'Columbans on Mission' Book Praised

8th May 2014 - by Stephen Awre

Columbans on Mission (web750)
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Passionist priest Fr. Nicholas Postlethwaite CP describes Fr. Peter Woodruff’s new compilation book of Columban mission stories as “communion rooted… in today’s here and now”.

Never before have so many stories of Columban mission been put in one book.  Nicholas Postlethwaite, a Passionist priest from Liverpool, read one story each day and received an inspirational uplift to help sustain the rest of the day.  Read his full review below. 

COLUMBANS ON MISSION compiled by Fr. Peter Woodruff

While working as a lay missionary in Manila, Sainiana Tamatawale reflected on advice of St Columban, which she explains became a trigger radically transforming her: ‘A life unlike your own can be your own teacher.’”  Prompted by this Columban challenge Sainiana left the security of her own Philippine culture, struggled to learn a new language and travelled to the other side of the world, to a poor neighbourhood to live in solidarity with a community threatened by terrifying violence and extreme hardship – Rancho Anapra on the Mexican/U.S.A. border.  Returning from a children’s confirmation class one day, she has to pass two men killed minutes earlier by gunfire on her doorstep. “Now, whenever I go out I pray that God will guide and protect me…”  (page 92)

Peter Woodruff compiled his book “Columbans on Mission” (Xlibris 2014) from over a hundred and thirty such stories of missionary commitment, recounted in the story-tellers own words.  Supported by the international Columban missionary framework, women and men, lay and clerical, young and old and from every nationality, describe rediscovering the enthusiasm expressed by the Prophet Isaiah  (cf Pope Francis Evangelii Gaudium (par 4)) – “..Shout aloud and sing for joy…. for the Lord comforts his people and has compassion on his suffering ones.”

Pope Francis in his recent Exhortation Evangelii Gaudium, (par 6) laments seeing faces of Christians seemingly living in ways that “seem like Lent without Easter”. The varied and joyful commitment of missionary experiences recounted in Peter Woodruff’s book, has to be a total antidote to any such downcast outlook.

While credit is due to the institutional creativity of Columbans sponsoring an international missionary framework, the importance of this book lies in in its down-to-earth focus on practical day to day missionary encounters which it recounts.  Living as we do in times of fundamental shifts that create disequilibrium and inequality in society – as well as in church – inspiration is needed that reaffirms human dignity and promotes peaceful justice to open glimpses of God’s Kingdom amidst so much confusing contemporary situations. The experiences and stories of men and women in this book, are examples of dialogue and human community pointing to clear ways of respecting the human within ourselves and in one another – and thereby discovering authentic Gospel values.

The stories particularly exemplify how the Church can model the roles of LAY leadership alongside – never in competition with – the role of priests. Inspired by faith-filled pastors, countless Christian disciples stand ready to engage in shared service to the Kingdom of God – pre-eminently alongside the poorest living at the margins. Sainiana accepted Columban’s advice literally “A life unlike your own, can be your own teacher”.  Reading her story and the others of commitment, courage and imagination, will encourage Western readers, at least from a distance, to apply the same advice within all our apparent “securities” of affluent cultures.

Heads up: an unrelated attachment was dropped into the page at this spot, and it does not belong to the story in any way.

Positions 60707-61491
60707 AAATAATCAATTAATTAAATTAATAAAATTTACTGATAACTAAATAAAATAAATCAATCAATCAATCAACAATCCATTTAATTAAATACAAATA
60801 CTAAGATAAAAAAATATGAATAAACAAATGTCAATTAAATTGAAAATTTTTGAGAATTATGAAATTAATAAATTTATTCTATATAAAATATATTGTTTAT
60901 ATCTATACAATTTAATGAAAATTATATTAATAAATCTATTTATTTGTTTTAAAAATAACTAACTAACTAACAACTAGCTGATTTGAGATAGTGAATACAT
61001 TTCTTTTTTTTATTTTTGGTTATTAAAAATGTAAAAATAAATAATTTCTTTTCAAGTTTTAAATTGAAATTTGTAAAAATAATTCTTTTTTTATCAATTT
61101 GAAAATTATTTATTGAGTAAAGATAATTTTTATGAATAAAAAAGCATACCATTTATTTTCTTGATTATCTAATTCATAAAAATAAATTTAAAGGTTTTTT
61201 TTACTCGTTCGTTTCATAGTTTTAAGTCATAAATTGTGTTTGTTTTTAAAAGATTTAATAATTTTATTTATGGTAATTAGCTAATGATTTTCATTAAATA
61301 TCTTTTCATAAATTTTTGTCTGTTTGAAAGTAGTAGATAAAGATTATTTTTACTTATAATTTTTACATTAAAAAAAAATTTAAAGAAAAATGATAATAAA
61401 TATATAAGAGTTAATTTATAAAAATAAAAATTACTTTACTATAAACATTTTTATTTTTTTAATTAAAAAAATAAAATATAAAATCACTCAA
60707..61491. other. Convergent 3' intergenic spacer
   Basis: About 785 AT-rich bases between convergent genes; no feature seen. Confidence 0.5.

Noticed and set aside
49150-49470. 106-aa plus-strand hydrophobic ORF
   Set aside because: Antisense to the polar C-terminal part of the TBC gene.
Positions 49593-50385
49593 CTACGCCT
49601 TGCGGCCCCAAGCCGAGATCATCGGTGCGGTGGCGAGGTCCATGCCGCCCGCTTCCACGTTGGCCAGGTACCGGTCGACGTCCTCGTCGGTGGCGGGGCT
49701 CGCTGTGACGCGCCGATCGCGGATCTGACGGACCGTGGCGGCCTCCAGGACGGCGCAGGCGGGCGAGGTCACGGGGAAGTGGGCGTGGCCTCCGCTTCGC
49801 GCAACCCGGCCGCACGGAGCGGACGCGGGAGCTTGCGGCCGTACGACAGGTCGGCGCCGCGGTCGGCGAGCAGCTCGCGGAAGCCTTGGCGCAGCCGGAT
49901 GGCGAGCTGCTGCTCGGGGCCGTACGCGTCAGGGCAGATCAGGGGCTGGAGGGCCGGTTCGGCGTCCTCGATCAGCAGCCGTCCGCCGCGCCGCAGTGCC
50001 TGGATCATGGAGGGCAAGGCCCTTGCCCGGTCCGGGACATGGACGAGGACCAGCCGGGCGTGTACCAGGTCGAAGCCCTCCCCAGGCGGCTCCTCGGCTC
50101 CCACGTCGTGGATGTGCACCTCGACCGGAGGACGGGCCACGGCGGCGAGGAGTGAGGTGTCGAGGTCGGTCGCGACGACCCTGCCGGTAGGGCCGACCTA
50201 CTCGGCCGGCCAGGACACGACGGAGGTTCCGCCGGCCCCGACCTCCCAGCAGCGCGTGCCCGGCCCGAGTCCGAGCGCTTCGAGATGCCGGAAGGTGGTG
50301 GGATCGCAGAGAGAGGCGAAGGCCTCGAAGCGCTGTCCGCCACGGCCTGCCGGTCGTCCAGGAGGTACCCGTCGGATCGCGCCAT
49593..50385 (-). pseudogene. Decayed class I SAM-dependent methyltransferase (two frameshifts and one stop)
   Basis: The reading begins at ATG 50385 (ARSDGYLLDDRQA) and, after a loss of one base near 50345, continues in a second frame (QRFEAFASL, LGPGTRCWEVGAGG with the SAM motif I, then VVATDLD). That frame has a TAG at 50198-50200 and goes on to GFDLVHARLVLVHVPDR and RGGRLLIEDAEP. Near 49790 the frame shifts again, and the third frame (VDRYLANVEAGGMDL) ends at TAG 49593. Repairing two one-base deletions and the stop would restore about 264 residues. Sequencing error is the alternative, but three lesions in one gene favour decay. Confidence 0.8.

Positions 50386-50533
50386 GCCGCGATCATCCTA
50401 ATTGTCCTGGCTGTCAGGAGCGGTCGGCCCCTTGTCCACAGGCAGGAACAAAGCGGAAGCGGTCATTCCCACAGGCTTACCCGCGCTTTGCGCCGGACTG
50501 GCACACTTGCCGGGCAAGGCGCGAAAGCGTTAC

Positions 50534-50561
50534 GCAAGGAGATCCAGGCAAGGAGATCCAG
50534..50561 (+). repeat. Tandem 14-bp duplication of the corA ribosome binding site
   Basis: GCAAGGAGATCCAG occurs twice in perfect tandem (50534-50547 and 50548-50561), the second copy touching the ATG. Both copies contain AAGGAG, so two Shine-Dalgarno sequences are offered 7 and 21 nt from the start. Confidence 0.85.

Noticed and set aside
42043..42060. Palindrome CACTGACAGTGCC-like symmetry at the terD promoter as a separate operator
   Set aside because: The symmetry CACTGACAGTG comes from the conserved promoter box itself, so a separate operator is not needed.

The secret of Peter Woodruff’s book is it immediacy.  It represents in practice a dialogical theology rooted in Gospel values.  Helpfully, the author suggests at the end of each story, pointers to Scriptural and theological links with wider Christian traditions.  It is a book with little need for up-front theological “theory”.  The stories speak starkly and powerfully for themselves.

At the end of the book, the author adds a postscript expressing a hope that reading these stories we will be helped to recall and marvel at God’s love alive and active in all our lives.  “Pondering the experiences of these men and women of God, listening to their people, feeling their pain in the face of diverse hardships, collaborating in their projects, learning from their courage faith and wisdom, encouraging and standing with divisions in family and community life, being moved by their love, explaining Jesus’ message to them, being enriched by what they have to say about God and life, putting them in touch with Jesus, through the bible, prayer and the sacraments, helping them come to appreciate themselves as sons and daughters of God, you might reflect on and give thanks for your own experiences of doing something similar among those who make up the web of friendship and solidarity in your own life.” P.367

I read one story each morning and find I receive an inspirational uplift to help sustain the rest of the day.  This book is to do with, without even mentioning it once directly, the Christian tradition we call – the “Communion of Saints”.  But this is no “Communion of Saints” that is BEYOND IN HEAVEN, but  communion rooted, as is the Kingdom Jesus preaches, so very close at hand, if we but have eyes to see and ears to hear in today’s “here and now”.

Nicholas Postlethwaite, CP.

The book is available in hardcopy and e-book formats from Amazon and The Book Depository.

Read a synopsis of the book and more about the author, Fr. Peter Woodruff.